The 16-time Grand Slam champion had never previously reached the final in Paris, but gave the sixth-seeded Frenchman little chance after saving two break points in his opening service game.
“I’ve been waiting for this for a long time,” Federer said. “I’m really happy to have finally made it.”
Federer’s 18th Masters title puts him one ahead of Andre Agassi and one behind all-time leader Rafael Nadal. The 30-year-old from Switzerland is on a 12-match winning streak after winning the Swiss Indoors last week.
Tsonga improved his serve in the second set, but Federer was simply too strong in the tiebreaker, taking victory on his third match point when Tsonga’s return landed out.
Tsonga won the tournament in 2008 but was let down by too many unforced errors on his forehand as he tried to find a way to pressure Federer in their sixth meeting this year.
“I just wish I could have competed more,” said Tsonga, who this year beat Federer in the quarterfinals at Wimbledon, but lost at the same stage to the Swiss star at the U.S. Open. Overall, Federer now leads Tsonga 6-3.
Federer took only 80 minutes to beat Tomas Berdych in straight sets in Saturday’s semifinals, while Tsonga labored for three hours and saved three match points before getting the better of unseeded American John Isner.
Federer’s sharpness showed as he mercilessly attacked Tsonga’s weak second serve in the first set. He opened a 4-0 lead after Tsonga, who was visibly frustrated over too many loose forehands, double-faulted.
The opening set lasted only 30 minutes, Federer clinching it with a whipped winner into the open court after Tsonga returned a strong second serve to Federer’s forehand.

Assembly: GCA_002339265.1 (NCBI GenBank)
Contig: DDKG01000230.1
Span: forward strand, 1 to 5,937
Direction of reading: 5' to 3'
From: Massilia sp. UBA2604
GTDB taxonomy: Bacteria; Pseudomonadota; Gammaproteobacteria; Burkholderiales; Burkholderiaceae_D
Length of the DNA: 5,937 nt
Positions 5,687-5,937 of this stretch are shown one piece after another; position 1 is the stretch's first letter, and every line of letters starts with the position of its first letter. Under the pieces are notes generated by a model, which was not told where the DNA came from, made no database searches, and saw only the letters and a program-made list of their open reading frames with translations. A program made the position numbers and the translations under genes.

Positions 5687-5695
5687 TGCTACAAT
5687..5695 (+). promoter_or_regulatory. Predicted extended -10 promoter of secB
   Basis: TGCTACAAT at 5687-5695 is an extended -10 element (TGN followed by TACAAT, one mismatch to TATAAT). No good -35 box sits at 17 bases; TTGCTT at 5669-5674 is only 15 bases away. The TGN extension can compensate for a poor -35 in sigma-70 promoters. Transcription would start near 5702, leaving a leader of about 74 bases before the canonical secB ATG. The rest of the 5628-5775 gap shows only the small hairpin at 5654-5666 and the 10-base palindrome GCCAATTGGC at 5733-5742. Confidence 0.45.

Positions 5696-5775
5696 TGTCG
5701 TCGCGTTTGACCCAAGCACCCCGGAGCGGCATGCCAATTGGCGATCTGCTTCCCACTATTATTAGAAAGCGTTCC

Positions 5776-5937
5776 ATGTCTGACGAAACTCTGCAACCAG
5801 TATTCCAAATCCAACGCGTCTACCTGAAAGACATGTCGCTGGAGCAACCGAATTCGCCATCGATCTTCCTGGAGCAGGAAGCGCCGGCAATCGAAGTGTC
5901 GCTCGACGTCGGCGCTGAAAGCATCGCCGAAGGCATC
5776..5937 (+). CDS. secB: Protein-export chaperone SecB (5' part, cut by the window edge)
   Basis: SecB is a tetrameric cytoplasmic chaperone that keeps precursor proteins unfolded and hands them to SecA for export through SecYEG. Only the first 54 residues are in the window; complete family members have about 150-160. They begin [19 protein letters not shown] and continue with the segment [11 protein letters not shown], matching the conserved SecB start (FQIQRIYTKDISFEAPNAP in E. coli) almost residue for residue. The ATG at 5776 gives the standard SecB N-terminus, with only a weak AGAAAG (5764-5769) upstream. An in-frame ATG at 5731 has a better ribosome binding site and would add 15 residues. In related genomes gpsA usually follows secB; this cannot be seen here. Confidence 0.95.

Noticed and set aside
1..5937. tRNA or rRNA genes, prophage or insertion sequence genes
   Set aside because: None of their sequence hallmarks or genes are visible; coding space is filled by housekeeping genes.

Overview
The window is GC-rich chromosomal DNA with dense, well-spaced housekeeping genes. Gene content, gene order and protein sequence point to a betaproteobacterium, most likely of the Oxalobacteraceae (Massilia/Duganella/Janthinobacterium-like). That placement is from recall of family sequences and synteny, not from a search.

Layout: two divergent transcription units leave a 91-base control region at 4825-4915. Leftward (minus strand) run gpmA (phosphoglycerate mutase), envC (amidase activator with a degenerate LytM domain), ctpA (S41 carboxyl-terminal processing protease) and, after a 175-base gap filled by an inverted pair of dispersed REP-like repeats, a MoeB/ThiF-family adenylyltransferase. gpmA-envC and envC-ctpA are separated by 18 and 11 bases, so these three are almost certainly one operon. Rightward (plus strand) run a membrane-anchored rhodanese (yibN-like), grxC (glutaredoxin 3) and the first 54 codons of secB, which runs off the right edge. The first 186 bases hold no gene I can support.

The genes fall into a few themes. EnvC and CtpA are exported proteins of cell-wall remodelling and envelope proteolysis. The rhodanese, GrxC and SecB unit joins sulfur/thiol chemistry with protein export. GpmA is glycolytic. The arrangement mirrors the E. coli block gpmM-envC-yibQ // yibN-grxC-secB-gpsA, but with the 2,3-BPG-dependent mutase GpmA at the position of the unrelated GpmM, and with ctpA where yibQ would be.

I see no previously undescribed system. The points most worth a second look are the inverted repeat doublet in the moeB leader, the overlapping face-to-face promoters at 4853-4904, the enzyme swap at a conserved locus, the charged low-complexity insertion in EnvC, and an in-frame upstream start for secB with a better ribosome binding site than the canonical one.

Tsonga had to raise his game in the second set or risk a thrashing, and he dug out a crosscourt winner with a booming forehand in the fourth game to set up break point. With Federer on second serve, Tsonga missed his chance when his hurried forehand went out.
With Federer’s seemingly impregnable serve dipping for the first time in the match, the Frenchman missed another opportunity at 30-40 in the eighth game when he sent a forehand long.
Federer hardly had to dig deep, but he did thrill the crowd at the Bercy arena with one moment of brilliance in the next game.
A closely-contested rally saw Tsonga send Federer scampering to the back of the court to retrieve a lob. Federer waited for the ball to sit up nicely, span around and hit a devastating backhand pass without even needing to look where Tsonga was.
Tsonga looked nervous in the tiebreaker, netting a forehand long and a backhand into the net—either side of Federer’s forehand winner and service winner—to trail 0-4.
Federer raced to a 6-1 lead, and though Tsonga saved two match points with a neat drop shot and a service winner, it was a brief reprieve from an inevitable ending.
Having won the Swiss indoors and Paris Masters back-to-back, Federer heads to London in fine form for the eight-man ATP World Tour Finals.